It probably doesn't come as news that most organizations today have staff assigned in some way to manage their social media. While many have formally assigned part-time resources or existing employees that do the work unofficially, the situation they face is the same: A growing percentage of total corporate communications is steadily shifting to social channels. As it reaches critical mass, as it has for marketing and customer care, this has been forcing organizations to go beyond makeshift staffing for their various social media efforts.
For its part, this global communications shift is briskly picking up pace. For example, recent data published by eMarketer shows that 72% of all firms globally now engage in some form of customer service over social media. On the leading edge, about a fifth of them handle a quarter or more of all their customer inquiries this way. This year's new Nielsen report on social media shows that 47% of all social media users have engaged in such customer service, and that a third of them prefer it. Despite seeming saturation, social media usage itself has increased a whopping 24% over the last year, and it is now the top online activity, period. These are high-water marks that will only climb higher, and soon.
Urged on by the behavior shifts indicated by this data and their own research into their customers' behavior, which shows broad changes in how people prefer to engage in the customer journey, we see that businesses are actively in the midst of scrambling to acquire skilled staff and create social media teams that can operate effectively in these channels.
This column continues the discussion from Social Business By Design (2012, John Wiley and Sons), the book I recently co-authored with Peter Kim on the methods that organizations can use to better prepare strategically for social business.
More Social Business By Design columns
The sheer scale of social media is different now, as well, and the writing is on the wall: The part-time and volunteer efforts of years past have surely morphed into the continuously staffed NASA-style command centers and full-time social media departments we find in large organizations today.
But as we've seen in recent data, the social teams of marketing, customer care and workforce are often fragmented, unconnected and hampered by inconsistent policies, processes, tools and ecosystems. The same data also shows that the value (and the ROI, for those who need that acronym) of social business is often diluted by this parochial and narrow focus. A coherent social team can help with this.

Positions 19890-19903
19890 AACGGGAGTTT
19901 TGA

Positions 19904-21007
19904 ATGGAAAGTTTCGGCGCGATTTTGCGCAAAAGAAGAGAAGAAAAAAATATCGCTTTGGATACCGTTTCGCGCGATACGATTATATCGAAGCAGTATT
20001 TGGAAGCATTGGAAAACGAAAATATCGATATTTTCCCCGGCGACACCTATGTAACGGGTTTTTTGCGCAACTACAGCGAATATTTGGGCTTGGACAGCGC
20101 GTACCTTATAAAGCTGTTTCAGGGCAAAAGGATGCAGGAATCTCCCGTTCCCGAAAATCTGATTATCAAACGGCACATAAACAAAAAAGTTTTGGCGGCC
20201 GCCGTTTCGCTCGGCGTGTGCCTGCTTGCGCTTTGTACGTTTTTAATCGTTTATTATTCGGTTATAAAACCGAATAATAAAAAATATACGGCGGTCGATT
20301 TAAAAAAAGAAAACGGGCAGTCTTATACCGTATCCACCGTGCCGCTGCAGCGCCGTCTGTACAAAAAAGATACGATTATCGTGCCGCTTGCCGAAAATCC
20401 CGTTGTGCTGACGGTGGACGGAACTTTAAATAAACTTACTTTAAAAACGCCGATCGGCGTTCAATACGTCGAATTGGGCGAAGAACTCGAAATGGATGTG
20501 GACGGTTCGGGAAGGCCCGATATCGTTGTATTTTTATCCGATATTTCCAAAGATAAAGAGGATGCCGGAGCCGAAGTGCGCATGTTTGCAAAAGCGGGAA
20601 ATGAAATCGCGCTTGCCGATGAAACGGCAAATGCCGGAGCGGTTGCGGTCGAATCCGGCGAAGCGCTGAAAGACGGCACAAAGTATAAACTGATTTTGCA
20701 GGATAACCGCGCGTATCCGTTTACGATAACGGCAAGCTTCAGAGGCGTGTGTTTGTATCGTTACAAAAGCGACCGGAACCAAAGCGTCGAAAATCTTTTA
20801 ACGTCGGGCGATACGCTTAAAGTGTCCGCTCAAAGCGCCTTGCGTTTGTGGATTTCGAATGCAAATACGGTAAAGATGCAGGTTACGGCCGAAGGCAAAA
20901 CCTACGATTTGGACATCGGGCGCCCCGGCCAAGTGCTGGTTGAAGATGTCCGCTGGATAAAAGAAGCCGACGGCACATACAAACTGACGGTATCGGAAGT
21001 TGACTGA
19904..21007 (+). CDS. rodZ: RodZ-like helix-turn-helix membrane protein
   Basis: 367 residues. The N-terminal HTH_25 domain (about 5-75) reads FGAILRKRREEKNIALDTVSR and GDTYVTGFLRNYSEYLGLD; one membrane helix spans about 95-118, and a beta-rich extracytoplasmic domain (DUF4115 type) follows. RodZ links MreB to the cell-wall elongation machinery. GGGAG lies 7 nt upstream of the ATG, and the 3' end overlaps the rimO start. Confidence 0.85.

The Function of the Social Media Team
Given the degree to which social media is exerting pressure to ramp up and scale today, there's not been time for industries to assess how to best organize their staff for current realities. It could even be said it's not entirely clear what a properly staffed social team should look like, and what sort of activities it should own. Or even how it should achieve its objectives. Fortunately, we do have baseline data to start from: A few months back, well-known social media analyst Jeremiah Owyang pegged the size of the average social team at 11 people, while citing a provisional organization structure containing community managers, analysts and management staff. This gives us a picture of what organizations are doing, if not where they are headed.
Deriving a near-future vision for social teams is still a bit tricky, but perhaps possible. First, we can look at the function itself. It could be said that the ultimate purpose of social media staff is to provide those capabilities across the organization for its various functions. If we then examine the detailed operations of a more fully realized social business, it can help us see how all the moving parts fit together. From there, it's certainly possible to look at what organizations are doing today and plot a trajectory where social media will be more at the core of how we do business.
Social Media Teams, Divided
From my research, I've seen time and again how two groups tend to form around social media. One is the group that's charged with enabling social media internally to the organization, for collaboration, communication and other workforce purposes. The other, which focuses on external social media, is composed of at least one major group, although there are often other people responsible for external engagement in the social world. Typically, there is also an often fuzzy and poorly defined set of shared resources for these groups. While this includes HR and legal for periodic oversight, it also includes social architects, data analysts, project managers, line-of-business liaisons and others who are closely involved, yet often not officially part of the two social media groups in most organizations.
As I explored in a previous column, this bifurcation actively hampers social media ROI in the vast majority of organizations. But I'm also not naive enough to believe that by simply recognizing the problem, it will be easily solved. While it's true that social business initiatives now need a unified effort that can create a seamless social ecosystem across and beyond the company, the deeply ingrained political, structural and organizational boundaries that are likely to resist this will pose a rather significant headwind. As has been famously said about large-scale change, "culture eats strategy for lunch."